Thursday, 14 April 2016

Review: Lost Girl by Adam Nevill

Why rely on a zombie holocaust or killer virus to end civilisation when we're doing a pretty good job of screwing our future by ourselves?

That's the basic premise for the backdrop for Lost Girl. Global warming, the rising waters and mass migration to reducing land are the ingredients for chaos. And as populated areas reach critical levels, crime takes hold, controlled by warlords who know that the only way to protect your territory is to make your message clear.

And while this is all going on, a girl is snatched from the relative safety of her own garden.

The result is that the father goes on the hunt for his daughter, doing whatever he can to gather information to lead him to the next link in the chain.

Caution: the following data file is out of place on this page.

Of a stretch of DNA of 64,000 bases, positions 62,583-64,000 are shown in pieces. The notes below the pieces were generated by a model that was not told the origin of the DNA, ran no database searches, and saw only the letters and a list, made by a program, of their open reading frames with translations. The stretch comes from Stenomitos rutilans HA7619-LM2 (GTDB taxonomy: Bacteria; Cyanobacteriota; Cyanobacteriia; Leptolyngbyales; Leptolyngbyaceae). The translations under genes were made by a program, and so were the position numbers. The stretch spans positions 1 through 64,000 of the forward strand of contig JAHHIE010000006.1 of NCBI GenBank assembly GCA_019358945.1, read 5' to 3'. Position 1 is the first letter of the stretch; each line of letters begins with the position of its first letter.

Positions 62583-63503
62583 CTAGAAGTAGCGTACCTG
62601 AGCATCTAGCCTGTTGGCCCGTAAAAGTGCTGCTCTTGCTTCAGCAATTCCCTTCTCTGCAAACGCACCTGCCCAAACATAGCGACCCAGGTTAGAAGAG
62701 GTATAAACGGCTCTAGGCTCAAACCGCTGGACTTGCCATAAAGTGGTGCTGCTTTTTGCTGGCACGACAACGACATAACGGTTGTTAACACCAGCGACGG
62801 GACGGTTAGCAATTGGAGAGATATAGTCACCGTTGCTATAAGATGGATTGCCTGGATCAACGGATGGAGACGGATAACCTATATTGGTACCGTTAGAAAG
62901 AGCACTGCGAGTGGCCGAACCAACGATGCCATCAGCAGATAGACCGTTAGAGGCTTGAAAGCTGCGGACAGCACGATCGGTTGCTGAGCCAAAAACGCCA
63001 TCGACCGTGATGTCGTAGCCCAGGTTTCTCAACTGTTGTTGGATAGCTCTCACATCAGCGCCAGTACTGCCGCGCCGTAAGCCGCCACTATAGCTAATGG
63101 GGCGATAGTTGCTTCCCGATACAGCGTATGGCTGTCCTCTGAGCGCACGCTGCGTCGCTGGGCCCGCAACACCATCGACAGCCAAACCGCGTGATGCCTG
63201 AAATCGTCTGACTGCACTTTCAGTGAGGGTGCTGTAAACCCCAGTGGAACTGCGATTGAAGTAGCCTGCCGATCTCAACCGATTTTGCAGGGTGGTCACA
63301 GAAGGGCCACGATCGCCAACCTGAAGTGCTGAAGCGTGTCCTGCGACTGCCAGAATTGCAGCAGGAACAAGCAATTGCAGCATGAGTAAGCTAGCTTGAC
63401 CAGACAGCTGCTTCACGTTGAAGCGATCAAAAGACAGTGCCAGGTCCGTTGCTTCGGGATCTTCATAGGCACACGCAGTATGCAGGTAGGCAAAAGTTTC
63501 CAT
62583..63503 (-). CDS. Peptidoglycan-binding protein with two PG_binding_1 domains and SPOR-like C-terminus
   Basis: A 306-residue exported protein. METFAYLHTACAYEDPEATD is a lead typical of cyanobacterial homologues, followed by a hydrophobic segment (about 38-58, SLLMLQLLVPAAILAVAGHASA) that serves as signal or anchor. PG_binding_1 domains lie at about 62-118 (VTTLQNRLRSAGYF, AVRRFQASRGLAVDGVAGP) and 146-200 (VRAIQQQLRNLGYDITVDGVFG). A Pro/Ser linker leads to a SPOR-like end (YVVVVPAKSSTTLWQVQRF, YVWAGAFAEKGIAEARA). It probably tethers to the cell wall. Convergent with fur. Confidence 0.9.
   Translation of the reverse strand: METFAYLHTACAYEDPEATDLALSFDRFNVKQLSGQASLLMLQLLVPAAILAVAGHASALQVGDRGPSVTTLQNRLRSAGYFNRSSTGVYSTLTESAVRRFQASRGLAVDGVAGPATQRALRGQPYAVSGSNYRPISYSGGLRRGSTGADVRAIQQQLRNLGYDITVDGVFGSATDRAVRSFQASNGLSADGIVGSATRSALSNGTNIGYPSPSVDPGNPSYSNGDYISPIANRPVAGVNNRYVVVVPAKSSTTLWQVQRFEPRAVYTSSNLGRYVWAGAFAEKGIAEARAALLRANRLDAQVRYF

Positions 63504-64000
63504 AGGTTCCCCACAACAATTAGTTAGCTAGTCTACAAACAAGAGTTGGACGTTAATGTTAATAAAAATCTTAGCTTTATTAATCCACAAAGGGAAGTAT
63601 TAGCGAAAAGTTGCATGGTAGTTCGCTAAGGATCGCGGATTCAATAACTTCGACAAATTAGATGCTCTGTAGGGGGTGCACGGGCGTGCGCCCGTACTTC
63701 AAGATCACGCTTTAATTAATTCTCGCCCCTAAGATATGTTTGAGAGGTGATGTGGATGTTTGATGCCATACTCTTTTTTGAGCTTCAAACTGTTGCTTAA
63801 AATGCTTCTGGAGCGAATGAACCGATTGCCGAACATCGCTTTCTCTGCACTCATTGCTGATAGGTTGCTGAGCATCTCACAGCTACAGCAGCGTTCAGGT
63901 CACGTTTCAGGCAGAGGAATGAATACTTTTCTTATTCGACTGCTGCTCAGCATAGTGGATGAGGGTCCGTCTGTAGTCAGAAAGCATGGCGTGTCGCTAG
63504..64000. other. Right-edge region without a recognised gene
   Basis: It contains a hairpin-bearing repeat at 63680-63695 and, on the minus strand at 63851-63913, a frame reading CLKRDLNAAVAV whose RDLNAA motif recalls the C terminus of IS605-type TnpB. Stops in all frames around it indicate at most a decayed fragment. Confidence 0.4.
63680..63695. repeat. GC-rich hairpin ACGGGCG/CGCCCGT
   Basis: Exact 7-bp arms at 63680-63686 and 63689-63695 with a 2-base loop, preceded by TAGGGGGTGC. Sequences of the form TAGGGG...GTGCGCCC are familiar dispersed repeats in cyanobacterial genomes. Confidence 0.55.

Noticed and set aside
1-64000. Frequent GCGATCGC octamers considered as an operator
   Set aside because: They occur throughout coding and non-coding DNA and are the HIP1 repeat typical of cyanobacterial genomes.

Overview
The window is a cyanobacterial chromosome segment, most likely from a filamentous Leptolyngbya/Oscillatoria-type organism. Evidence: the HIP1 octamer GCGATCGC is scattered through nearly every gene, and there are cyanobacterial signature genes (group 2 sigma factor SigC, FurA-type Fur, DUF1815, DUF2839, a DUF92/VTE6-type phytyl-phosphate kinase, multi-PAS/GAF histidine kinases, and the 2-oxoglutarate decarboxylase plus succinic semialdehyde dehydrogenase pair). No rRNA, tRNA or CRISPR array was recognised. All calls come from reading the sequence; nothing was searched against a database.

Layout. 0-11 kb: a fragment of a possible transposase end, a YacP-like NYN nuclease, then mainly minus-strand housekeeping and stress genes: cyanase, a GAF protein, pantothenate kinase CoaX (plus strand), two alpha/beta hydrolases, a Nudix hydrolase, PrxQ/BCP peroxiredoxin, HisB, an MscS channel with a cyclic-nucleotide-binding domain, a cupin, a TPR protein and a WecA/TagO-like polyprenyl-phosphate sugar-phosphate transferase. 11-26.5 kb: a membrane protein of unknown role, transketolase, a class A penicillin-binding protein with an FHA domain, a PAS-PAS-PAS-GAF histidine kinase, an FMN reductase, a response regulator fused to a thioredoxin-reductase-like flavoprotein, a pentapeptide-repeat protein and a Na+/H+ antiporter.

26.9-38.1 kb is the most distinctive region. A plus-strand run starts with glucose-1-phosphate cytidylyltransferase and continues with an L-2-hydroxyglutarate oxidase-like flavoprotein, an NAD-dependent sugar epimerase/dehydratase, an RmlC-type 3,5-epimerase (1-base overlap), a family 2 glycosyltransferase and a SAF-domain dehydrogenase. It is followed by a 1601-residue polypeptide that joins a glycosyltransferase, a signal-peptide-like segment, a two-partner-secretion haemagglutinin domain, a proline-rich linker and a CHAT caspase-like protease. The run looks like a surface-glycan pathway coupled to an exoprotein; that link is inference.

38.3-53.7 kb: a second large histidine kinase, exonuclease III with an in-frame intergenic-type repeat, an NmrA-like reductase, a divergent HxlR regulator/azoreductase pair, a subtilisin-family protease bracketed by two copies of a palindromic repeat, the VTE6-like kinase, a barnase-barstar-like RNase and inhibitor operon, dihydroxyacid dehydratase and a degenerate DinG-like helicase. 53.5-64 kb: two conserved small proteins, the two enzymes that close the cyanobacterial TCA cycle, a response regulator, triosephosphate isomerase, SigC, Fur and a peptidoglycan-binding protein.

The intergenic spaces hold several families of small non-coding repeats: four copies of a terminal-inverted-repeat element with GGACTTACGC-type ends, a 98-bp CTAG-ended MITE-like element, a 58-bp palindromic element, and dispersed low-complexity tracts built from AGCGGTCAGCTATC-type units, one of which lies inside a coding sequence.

A superb, gripping and at times violent and uncomfortable novel that tests the human resolve to see just how far a father will go to fight for the daughter he is sure is still alive. This is a shift from Adam Nevill's earlier work, but is clearly intensified with the stripes he's earned writing award winning horror. The back story and substantial research merges seamlessly with the central story, (as opposed to Wikipedia info dumps - ie Dan Brown). It also has what I see as his trademark - finely crafted, figurative detail that makes every page a pleasure to read. Great stuff.


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